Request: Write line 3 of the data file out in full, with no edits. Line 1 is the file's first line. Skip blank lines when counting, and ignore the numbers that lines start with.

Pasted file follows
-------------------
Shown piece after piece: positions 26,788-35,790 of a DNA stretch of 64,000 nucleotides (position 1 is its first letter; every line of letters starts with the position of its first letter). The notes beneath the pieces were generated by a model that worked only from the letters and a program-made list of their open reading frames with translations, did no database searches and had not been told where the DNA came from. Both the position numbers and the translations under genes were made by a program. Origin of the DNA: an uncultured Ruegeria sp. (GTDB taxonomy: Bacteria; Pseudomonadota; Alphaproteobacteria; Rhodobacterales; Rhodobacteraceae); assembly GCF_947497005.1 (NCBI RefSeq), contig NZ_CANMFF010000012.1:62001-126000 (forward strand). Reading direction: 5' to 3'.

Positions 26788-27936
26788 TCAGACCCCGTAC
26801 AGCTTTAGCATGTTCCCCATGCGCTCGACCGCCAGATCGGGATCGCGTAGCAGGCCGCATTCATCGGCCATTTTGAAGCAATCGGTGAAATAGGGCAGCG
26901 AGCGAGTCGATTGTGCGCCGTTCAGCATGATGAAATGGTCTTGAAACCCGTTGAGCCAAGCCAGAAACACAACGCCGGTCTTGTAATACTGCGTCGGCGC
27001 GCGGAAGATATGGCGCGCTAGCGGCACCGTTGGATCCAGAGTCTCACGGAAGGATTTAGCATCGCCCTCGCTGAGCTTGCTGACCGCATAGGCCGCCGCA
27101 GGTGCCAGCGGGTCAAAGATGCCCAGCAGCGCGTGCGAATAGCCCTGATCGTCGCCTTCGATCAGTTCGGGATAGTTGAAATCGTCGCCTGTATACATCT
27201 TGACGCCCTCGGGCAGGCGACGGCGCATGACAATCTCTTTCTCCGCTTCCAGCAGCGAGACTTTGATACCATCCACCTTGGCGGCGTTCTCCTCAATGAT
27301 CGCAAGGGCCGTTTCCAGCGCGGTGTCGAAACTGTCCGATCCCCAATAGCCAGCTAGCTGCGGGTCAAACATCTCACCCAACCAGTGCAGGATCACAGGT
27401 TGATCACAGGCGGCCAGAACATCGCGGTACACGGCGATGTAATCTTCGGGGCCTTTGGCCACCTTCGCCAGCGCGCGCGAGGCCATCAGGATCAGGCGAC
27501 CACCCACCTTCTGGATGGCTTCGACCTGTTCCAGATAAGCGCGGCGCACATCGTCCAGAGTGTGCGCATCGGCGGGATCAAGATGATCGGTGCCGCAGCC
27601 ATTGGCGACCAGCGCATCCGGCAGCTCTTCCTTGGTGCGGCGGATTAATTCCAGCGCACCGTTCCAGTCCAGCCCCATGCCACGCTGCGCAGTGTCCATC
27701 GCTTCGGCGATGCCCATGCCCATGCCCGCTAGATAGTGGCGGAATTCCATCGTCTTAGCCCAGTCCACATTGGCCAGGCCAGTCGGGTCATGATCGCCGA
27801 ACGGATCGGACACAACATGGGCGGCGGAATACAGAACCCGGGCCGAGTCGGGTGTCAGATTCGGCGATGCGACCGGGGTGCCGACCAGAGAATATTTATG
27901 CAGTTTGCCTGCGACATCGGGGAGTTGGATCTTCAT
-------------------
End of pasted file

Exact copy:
26788 TCAGACCCCGTAC